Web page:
Sunday, June 19, 2011


A friend recently told me that parents with autistic kids are in denial for a period of time. For me, it was about six months. When my son, Stewart, was about 20 months old, I noticed he had a speech delay. I went to the county for help, and they did an assessment. He was delayed enough that we qualified for services. A general skills teacher came to "play" starting in February, shortly after he turned two. After a few months, we brought in a speech pathologist. They both believed that Stewie had autistic tendencies. In December, we had a developmental evaluation and received a "moderately autistic" diagnosis. My husband and I were in disbelief. We had a second county evaluation done in January, to see if he would qualify for preschool. He did. They also agreed with the autistic diagnosis. Right as he turned three, Stewie started preschool. He loved going on the bus, and enjoyed going to school, too. Two months later, we had a parent teacher conference with his teacher, who agreed that Stewie was autistic.

What a word - autistic. When I think of it, I do not think of my son. I think of those poor souls who are much more severely affected by it. How could my son be autistic? He is a sweet, smart kid. He has a good heart, even if he can be ornery at times. He likes to be around people, and he tries to engage others in what he finds interesting. He does well with adults because they focus on what he is interested in and talk to him about it to his heart's content. Adults don't require as much back-and-forth as little kids do. As much as my son loves playing with other kids, he can take it or leave it. For the longest time, it didn't bother him if a kid came up and took the toy he was interested in. He's starting to get over that now, but I was concerned because I didn't want him to be bullied or taken advantage of because of his cooperative nature.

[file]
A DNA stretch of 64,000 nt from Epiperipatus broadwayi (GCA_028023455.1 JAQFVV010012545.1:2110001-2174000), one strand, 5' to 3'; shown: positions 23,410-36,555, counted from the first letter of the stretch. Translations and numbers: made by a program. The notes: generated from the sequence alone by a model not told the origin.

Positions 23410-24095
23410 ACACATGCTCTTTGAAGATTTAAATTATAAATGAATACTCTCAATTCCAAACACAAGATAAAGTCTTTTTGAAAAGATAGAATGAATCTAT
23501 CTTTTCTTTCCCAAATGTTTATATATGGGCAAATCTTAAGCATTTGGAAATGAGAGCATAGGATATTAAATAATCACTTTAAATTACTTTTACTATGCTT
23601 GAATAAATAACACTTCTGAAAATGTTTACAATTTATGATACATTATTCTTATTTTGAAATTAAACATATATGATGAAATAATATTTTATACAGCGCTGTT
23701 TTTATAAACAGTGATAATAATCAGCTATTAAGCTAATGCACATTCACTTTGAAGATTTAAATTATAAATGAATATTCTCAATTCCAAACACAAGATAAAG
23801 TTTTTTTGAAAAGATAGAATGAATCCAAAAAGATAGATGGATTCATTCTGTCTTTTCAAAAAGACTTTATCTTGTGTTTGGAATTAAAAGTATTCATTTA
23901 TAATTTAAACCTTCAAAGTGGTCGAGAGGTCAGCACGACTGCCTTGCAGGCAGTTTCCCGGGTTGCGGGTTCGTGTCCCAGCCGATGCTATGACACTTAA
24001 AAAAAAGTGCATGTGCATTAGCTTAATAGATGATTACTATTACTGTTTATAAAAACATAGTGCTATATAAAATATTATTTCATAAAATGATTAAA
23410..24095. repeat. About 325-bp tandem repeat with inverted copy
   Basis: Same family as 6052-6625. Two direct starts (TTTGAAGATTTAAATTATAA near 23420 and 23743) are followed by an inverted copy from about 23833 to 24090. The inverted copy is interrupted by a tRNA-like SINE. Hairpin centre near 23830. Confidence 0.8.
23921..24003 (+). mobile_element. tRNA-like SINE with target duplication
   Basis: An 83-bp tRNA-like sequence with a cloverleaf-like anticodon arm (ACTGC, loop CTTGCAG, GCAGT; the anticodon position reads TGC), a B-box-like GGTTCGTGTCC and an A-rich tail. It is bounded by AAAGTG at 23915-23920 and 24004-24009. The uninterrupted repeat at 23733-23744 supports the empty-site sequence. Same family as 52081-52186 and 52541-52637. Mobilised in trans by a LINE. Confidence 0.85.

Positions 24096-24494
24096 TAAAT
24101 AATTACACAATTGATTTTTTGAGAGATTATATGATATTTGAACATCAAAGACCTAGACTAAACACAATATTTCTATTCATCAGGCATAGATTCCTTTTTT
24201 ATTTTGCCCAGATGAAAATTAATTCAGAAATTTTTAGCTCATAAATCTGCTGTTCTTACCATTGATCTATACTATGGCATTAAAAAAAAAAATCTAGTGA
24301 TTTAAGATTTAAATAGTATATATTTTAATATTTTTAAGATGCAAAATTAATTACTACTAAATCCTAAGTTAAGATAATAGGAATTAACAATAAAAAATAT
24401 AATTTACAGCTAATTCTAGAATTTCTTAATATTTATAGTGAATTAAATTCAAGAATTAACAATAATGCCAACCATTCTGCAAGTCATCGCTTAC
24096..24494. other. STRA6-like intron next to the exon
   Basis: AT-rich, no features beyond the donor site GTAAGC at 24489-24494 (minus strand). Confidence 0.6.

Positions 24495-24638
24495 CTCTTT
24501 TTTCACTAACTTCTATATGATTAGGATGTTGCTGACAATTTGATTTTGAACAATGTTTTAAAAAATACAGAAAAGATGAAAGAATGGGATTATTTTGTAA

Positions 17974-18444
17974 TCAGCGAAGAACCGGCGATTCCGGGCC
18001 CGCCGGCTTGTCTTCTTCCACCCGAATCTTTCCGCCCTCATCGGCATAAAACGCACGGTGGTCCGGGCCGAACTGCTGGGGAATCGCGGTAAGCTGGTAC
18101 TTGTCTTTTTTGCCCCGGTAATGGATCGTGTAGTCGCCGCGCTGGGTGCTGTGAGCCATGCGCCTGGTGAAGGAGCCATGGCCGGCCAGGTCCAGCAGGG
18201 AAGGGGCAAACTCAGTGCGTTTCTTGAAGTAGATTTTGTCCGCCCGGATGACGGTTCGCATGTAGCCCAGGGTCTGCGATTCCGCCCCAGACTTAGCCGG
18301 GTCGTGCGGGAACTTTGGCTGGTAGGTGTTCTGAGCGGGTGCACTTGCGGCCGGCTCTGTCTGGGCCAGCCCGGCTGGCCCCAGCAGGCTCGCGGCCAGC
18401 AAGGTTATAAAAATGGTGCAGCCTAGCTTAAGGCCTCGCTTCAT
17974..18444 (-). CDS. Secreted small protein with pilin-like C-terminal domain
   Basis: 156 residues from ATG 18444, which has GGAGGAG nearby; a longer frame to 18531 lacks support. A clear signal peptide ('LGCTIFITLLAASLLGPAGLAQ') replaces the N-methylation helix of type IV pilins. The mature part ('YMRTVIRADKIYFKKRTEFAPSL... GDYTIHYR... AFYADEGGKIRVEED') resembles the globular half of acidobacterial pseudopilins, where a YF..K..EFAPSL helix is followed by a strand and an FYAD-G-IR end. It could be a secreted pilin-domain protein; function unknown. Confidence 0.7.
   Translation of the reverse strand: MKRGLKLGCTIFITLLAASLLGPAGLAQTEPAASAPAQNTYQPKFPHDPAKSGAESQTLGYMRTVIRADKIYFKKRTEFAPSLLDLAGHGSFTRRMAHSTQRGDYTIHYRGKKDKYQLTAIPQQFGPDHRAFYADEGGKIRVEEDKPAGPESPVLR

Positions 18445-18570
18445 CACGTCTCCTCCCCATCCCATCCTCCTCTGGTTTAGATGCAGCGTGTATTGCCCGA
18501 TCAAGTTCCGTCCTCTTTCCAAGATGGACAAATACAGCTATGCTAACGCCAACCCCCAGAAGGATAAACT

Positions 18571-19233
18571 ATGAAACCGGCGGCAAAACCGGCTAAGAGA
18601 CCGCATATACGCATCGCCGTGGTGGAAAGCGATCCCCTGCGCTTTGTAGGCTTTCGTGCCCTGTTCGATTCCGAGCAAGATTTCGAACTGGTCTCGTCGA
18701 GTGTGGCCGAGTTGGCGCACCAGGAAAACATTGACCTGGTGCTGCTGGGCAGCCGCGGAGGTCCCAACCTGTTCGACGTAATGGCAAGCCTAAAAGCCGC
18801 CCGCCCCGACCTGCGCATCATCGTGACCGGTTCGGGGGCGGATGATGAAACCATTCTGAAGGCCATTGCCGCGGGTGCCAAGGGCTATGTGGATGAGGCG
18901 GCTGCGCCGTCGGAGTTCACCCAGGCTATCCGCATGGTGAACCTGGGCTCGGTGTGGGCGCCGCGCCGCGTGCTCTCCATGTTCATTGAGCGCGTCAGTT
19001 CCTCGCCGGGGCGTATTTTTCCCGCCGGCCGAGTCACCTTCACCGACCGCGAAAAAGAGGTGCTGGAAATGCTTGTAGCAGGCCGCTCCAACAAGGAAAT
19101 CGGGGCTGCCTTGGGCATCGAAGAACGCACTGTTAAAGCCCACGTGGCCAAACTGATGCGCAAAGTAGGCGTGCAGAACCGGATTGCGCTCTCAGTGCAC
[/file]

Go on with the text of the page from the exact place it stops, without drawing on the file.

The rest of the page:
It's only been in the last few weeks that I have been able to accept his autism diagnosis. I know better than to compare him to other kids, but I can't help it. I know he's different, but I still love him for it. I just want other parents to know why he acts differently when we're at playgroups and he's not participating in a similar manner as the other kids. Or why he doesn't speak as clearly and coherently as his friends who are the same age. Of course, I don't want people to discount him because of his autism. He is capable of so much, and I am careful to not let him get away with things he shouldn't because of his autism. It's possible I push him a little more, just because he is really smart and when he puts his mind to things, he figures it out and gets a sense of pride and accomplishment.

I think my husband is still in denial. I am not going to push him to come out of it. I am just going to talk about my feelings here, mention blurbs on facebook, get more knowledgeable about autism and education around it, and get a support system in place. His mother is already supportive, which is both (pleasantly) surprising and comforting. This blog is for me and my family, but I hope others find enjoyment, solidarity, and useful information here in my future posts.